getValue()

Preference items provide a getValue() function that updates the internally-stored value with the currently displayed value and returns the updated value. The getValue() function is not actually declared in the VkPrefItem base class because different types of preference items use different types of values (for example, VkPrefToggle uses a Boolean value whereas VkPrefText uses a character string). Each preference item with an associated value provides its own definition of getValue().

setValue()

The setValue() function allows you to programmatically set the internally-stored value of a preference item. The setValue() function automatically updates the displayed value to reflect the new internal value. As with the getValue() function, setValue() is not actually declared in the VkPrefItem base class; each preference item with an associated value provides its own definition of setValue().

The VkPrefItem::changed() function checks to see whether or not the user has changed the value displayed on the screen so that it no longer matches the item's internally-stored value:

virtual Boolean changed()

If the value has changed, changed() returns the Boolean value TRUE; otherwise, it returns FALSE. You should use changed() as a test to determine whether or not you need to call getValue() for a preference item.

Preference Item Access Functions

The activate() and deactivate() functions control whether or not a preference item is activated:

void activate()
void deactivate()

If the item is deactivated, the item is grayed out on the screen, and the user cannot change the item's value. Call activate() to activate an item and deactivate() to deactivate an item.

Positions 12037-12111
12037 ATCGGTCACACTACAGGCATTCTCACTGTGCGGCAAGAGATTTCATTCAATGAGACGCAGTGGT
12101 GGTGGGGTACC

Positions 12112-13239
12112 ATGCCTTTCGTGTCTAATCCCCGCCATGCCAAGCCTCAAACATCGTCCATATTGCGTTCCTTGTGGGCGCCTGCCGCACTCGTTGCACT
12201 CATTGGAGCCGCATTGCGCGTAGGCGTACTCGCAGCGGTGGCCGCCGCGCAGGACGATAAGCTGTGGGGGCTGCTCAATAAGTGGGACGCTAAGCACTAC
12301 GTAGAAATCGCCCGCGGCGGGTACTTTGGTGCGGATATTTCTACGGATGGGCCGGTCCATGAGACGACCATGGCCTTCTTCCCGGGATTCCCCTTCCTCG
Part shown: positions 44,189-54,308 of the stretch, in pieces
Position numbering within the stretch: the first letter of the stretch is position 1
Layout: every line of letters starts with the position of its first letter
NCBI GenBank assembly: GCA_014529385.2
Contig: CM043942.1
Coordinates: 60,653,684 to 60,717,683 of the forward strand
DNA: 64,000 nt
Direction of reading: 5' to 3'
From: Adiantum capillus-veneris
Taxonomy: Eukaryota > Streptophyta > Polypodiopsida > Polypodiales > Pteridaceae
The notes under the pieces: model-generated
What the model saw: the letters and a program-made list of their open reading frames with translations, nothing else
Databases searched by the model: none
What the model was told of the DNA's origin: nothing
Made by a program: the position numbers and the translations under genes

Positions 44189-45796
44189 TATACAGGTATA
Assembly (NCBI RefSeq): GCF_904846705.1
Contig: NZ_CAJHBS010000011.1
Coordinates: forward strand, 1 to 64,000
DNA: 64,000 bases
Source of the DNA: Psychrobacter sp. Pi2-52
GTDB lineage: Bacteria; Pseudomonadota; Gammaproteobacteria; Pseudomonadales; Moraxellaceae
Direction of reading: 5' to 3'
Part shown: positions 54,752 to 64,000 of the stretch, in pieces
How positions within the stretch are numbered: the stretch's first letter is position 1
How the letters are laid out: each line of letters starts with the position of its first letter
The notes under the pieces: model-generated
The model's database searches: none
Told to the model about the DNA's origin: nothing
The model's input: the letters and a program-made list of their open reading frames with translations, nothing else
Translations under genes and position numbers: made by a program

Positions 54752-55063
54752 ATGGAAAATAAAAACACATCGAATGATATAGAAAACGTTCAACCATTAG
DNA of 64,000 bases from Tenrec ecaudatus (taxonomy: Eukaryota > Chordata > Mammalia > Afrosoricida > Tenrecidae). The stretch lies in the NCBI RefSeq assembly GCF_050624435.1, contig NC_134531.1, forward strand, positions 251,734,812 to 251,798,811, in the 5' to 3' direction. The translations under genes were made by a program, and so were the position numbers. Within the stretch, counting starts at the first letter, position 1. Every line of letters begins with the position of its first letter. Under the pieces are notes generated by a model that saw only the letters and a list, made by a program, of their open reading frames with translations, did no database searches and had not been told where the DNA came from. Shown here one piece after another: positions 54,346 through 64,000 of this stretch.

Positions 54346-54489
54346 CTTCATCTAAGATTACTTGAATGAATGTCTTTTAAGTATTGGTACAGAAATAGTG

Occasionally, you might want to achieve certain effects by manually setting the height of a preference item's label or base widget. The setLabelHeight() and setBaseHeight() functions each accept an Xt Dimension value as and argument and set the item's label and base widget, respectively, to the entered height:

void setLabelHeight(Dimension h)
void setBaseHeight(Dimension h)

The labelHeight() function returns the current height of the item's label widget, and the baseHeight() function returns the current height of the item's base widget, each expressed as an Xt Dimension value:

Dimension labelHeight()
Dimension baseHeight()

The labelWidget() function returns the item's label widget:

Widget labelWidget()

labelWidget() returns NULL if an item does not have a label widget.

The type() function returns an enumerated value of type VkPrefItemType that identifies an item's type:

virtual VkPrefItemType type()

Valid return values include the following:

PI_group
PI_text
PI_empty
PI_custom
PI_list
PI_toggle
PI_label
PI_none
PI_radio
PI_option
PI_separator

The isContainer() function returns TRUE if the preference item is one used to group (or contain) other items:

virtual Boolean isContainer()

isContainer() returns true for VkPrefGroup, VkPrefRadio, and VkPrefList.